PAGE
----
From: ty...@athena.mit.edu (Theodore Y. Ts'o)
Newsgroups: comp.os.linux
Subject: Re: 57.6Kbps under Linux -- some results...
Message-ID: <TYTSO.92Sep12125450@tsx-11.mit.edu>
Date: 12 Sep 92 16:54:59 GMT
References: <!nwn!6h.harp@netcom.com>
Sender: n...@athena.mit.edu (News system)
Organization: Massachusetts Institute of Technology
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In-Reply-To: harp@netcom.com's message of Sat, 12 Sep 92 13:26:38 GMT
Nntp-Posting-Host: tsx-11.mit.edu

In article <!nwn!6h.h...@netcom.com> h...@netcom.com (Gregory O. Harp) writes:

   First, I had to hack the kernel serial code to handle that speed.
   Linux currently only supports 38.4Kbps as "shipped."  

I've been working on a heavily revised version of the serial driver,
that supports more boards (including the AST FourPort boards) as well
some other neat features.  One of the neat features is a way 
to control what speed "38400" baud means when you specify it
to the kernel, using setserial.  You can set it to mean 38400, 57600,
115200, or "custom divsor".  With custom divisor, you basically get to
specify "div" in the equation 

			baud = 1843200 / (div * 16)

I'll be shipping my new serial driver to Linus soon, so look for it in a
Linux release near you.  Some of the other fixes which should be popular
is that I've managed to use over 100k less memory in the tty drivers,
which means 100k more memory for user programs.  I figure that should be
nice for people who have 2 or 4 meg machines.  :-)

   BTW, the reason I keep saying 16550A and not just 16550 is because a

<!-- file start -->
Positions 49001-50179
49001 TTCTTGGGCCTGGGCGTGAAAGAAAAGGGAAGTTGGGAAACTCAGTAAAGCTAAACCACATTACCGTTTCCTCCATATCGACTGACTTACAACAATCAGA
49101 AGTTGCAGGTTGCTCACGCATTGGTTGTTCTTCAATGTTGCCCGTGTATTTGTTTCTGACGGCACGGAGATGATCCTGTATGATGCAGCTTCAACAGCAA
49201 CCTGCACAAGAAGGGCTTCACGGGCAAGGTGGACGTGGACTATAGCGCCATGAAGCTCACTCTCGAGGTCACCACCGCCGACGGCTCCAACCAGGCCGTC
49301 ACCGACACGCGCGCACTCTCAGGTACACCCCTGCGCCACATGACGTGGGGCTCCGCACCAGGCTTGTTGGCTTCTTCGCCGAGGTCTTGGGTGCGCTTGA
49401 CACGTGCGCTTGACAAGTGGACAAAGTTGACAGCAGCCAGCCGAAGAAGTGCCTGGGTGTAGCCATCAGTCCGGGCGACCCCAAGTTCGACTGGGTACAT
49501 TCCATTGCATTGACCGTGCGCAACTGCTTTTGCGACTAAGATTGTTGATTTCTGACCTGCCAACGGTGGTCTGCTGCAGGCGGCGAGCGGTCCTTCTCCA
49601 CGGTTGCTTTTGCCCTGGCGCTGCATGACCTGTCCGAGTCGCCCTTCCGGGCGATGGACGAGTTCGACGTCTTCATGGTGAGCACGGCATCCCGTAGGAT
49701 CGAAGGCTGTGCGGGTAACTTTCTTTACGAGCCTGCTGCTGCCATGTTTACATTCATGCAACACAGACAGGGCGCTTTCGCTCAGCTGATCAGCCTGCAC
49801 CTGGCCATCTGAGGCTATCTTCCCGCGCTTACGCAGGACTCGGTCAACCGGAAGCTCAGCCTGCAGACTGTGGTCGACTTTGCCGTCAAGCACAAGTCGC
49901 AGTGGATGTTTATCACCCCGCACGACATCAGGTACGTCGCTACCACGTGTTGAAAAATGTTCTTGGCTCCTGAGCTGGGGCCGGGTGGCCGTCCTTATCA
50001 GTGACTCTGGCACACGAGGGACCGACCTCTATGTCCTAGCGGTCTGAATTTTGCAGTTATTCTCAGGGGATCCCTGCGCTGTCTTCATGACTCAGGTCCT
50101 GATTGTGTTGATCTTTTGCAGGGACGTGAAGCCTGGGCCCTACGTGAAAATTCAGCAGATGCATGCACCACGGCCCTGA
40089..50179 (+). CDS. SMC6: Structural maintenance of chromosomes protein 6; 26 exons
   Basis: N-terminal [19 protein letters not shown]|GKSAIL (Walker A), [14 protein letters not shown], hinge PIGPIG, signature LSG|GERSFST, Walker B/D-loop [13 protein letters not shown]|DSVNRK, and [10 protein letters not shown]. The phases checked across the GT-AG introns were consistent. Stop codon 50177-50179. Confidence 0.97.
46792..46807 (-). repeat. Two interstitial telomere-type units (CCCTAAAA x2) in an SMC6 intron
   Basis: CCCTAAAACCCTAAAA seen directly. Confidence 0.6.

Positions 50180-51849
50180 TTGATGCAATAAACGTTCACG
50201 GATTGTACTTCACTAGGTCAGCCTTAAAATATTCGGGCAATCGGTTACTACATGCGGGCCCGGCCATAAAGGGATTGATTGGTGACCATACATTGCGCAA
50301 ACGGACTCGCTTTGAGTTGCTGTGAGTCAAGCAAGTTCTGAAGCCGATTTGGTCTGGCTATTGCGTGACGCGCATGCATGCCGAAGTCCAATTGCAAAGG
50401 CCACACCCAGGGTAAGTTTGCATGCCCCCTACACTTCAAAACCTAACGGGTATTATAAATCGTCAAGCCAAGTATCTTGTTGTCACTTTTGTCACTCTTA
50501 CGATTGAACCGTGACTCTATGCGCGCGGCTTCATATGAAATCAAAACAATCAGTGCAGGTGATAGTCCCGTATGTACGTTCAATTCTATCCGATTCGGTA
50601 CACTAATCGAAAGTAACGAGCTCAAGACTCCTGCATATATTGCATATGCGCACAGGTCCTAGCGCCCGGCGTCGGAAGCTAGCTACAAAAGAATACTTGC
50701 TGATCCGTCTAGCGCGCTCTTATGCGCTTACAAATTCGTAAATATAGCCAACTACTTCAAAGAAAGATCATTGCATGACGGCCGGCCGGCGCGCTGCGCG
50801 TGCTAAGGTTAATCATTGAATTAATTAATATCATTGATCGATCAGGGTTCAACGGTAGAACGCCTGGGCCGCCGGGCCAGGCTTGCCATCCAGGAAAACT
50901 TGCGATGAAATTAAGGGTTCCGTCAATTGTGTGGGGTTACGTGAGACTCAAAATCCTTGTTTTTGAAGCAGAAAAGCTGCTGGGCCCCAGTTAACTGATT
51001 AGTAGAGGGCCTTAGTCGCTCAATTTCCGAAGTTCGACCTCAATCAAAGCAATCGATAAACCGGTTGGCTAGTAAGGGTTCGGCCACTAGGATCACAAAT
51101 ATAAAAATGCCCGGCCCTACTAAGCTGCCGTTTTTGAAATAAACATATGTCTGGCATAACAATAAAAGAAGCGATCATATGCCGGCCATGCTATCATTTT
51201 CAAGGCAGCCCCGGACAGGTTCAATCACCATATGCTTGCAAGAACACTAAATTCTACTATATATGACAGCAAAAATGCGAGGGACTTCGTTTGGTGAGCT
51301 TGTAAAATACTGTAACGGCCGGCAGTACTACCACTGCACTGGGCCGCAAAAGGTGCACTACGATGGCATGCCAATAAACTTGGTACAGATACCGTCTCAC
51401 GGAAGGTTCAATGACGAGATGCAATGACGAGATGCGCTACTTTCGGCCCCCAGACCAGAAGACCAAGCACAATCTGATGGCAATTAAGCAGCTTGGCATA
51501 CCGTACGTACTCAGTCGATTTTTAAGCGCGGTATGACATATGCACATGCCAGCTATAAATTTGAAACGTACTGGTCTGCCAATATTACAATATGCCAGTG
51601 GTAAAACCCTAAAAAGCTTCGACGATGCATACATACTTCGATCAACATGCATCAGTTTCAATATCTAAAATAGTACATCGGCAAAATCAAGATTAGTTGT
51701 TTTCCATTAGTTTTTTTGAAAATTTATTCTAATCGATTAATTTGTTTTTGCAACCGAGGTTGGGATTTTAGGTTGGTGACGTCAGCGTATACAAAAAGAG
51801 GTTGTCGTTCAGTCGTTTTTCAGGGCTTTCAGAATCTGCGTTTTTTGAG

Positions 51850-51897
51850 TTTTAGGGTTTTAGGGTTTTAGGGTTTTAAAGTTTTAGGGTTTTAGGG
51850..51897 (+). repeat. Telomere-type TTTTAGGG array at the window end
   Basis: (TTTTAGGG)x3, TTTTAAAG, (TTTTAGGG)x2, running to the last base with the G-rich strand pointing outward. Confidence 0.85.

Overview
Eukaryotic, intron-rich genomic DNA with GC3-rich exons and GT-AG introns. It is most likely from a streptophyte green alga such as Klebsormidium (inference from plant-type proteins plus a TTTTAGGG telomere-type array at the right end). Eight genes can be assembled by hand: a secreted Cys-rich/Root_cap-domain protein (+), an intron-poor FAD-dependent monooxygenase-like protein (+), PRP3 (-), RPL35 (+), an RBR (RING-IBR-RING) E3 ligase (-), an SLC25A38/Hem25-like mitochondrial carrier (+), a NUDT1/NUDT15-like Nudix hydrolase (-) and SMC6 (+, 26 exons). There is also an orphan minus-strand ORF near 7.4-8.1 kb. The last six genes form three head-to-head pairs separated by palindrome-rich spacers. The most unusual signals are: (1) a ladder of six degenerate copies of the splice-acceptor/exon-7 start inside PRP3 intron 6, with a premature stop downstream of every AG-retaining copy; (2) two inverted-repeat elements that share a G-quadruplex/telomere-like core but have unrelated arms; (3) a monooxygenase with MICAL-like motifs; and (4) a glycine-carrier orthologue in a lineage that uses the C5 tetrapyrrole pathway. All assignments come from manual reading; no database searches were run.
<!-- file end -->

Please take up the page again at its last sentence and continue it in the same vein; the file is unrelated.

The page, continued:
glance at the code tells me that Linux is only enabling the FIFO if
   the UART is the 16550A (refer to lines 265-272 of serial.c).  Linus,
   can you tell us why you don't use the FIFO on the 16550?  I've
   personally never used the FIFO because my projects were for 16450
   UARTs, but I'm not aware of any problems.

The initial version of the 16550 which were shipped by National
Semiconductor had a bug, so that their FIFO's where *not* reliable.  The
spec sheets from National specific state that if you have a 16550, you
should not attempt to use the FIFO's.  Fortunately, relatively few
16550's were actually shipped before the problem was discovered, and
most of those ended up in PS/2's.  These days, when people talk about
16550's, they generally mean recent versions of the chips that have the
working FIFO's.  These chips will be labelled: "NS16550A", "NS16550AF",
"PC16550C", or "PC16550CF", (apparently PC16550CF is the most recent
chip version; although I've been assured by National Semiconductor that
most of the bugs which were fixed in the PC16550CF's shouldn't give me
any trouble if I only have a NS16550A).

In any case, because the original 16550's had such a serious bug,
National thoughtfully gave us a software way of detecting whether or not
the chip was one of the chips with the FIFO bug, or not.  All of the
more recent chips will ID themselves as a 16550A; it is only the
original buggy chips that will ID themselves as a 16550.

You generally don't need to worry about this.  Although it might be
prudent to check a serial board that you're thinking about to see
whether it has one of the newer chips, it is very unlikely that if you
were buying a serial board that you would actually run into one that had
one of the original 16550 chips.

							- Ted